This game was originally published in 1981 and written by Steve Marsh, with the cover illustrated by Bill Willingham. It was part of a series of eight minigames that TSR produced in 1981 and 1982, each of which was sold in a little plastic hinged boxed that contained mini D6s and counters. I still have mine in the original plastic box, and just about had a heart-attack a few minutes ago when I opened it to take out the booklet to scan the cover, because half of the little counters dropped all over the floor.
I received this game as a gift from my mom probably sometime in 1983 or very early 1984, but the thing is, I never played it back in the day. None of my friends had the game and they didn't seem interested in playing these minigames. They only wanted to play AD&D. So, it's primarily sat, neglected, amongst my small game collection, and over the years, it's weathered seven moves across the country.
I think finally around 1986 or so, I did convince my sister to play it with me (it's playable with 2-6 players), so I punched out all the counters and unfolded the map and we got down to business of slaying monsters, accumulating treasure hordes, recruiting other heroes to follow us, and establishing kingdoms.
The basic gist of the game is that you are a Viking "hero", attempting to perform deeds to gain glory and ensure that your memory will live on in the glorious songs and stories ("the sagas") of the age.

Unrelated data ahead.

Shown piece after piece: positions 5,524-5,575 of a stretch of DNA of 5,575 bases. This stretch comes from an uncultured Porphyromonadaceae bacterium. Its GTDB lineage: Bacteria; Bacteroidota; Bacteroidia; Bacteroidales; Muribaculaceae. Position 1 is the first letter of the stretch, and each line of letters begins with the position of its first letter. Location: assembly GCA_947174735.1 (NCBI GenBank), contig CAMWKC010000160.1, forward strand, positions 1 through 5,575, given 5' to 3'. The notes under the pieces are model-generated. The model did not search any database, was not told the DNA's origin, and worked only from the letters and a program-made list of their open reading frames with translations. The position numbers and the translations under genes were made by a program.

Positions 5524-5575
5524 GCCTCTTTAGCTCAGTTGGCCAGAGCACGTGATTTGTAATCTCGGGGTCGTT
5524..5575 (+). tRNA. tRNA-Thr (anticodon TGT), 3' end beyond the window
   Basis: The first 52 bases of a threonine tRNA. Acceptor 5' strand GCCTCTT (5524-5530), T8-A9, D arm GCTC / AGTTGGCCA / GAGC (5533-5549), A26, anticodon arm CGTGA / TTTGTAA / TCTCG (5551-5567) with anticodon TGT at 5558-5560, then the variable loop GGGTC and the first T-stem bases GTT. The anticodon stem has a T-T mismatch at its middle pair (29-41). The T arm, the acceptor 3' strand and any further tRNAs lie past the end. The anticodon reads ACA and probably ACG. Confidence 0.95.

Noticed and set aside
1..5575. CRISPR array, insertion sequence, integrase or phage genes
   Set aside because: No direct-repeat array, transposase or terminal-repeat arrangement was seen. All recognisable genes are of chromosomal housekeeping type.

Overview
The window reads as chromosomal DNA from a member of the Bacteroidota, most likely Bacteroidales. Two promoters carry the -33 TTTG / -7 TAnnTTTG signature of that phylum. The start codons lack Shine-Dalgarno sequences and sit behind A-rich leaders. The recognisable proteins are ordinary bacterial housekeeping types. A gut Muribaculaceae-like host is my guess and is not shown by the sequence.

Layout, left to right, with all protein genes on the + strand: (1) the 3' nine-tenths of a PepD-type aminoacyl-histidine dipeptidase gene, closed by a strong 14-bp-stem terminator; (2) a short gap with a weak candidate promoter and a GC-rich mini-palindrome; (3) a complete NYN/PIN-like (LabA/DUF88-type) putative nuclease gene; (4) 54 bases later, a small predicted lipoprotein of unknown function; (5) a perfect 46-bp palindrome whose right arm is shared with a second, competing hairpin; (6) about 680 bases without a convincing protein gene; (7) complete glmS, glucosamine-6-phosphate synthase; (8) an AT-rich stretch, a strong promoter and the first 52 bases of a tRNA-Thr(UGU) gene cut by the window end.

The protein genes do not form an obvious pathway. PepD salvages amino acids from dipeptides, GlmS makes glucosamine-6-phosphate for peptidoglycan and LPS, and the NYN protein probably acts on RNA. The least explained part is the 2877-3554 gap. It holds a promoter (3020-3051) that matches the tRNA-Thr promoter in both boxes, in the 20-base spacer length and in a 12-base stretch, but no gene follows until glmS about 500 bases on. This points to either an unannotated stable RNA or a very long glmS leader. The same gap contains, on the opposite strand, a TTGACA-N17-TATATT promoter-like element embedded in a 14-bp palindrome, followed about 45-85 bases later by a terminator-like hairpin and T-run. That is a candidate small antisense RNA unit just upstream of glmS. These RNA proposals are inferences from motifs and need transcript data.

I have to be honest that I don't really remember much about the actual rules and gameplay, but I do remember all of the really cool Viking flavor in the rules and the map. The game had tons of cool Viking names for the heroes and the "jarls" (followers), and also cool monsters like giants, trolls, witches, ghosts, and drow. Drow! I knew that the game was made by TSR, who made D&D and therefore the D1-D3 modules where I'd first heard of drow, but seeing them here in the context of this quasi-historical Viking type game made me reconsider how I thought of them. I had always assumed that Gary Gygax had just made the drow up, until reading an editorial by him in Dragon magazine wherein he mentioned that he'd read about them in an old book of Fairy Tales. But for some reason I never expected them in a game based on Vikings. To me, it somehow made them cooler, and I remember doing some research at the library and figuring out that they were basically the equivalent of the Svartálfar.
A lot of the background descriptions in the game booklet ended up influencing the Scandinavian type countries in the campaign map I posted a few days ago, and caused me for a short time to go through a sort of "Viking phase." Oddly enough, years later when I scrapped that old campaign map and re-created my campaign from the ground up as the World of Samoth, I didn't include any Viking-type countries. At that point in time, I felt like they were too "childish" and clichéd.
I kind of miss having those kind of countries in my world now, but I can always save them for the next one.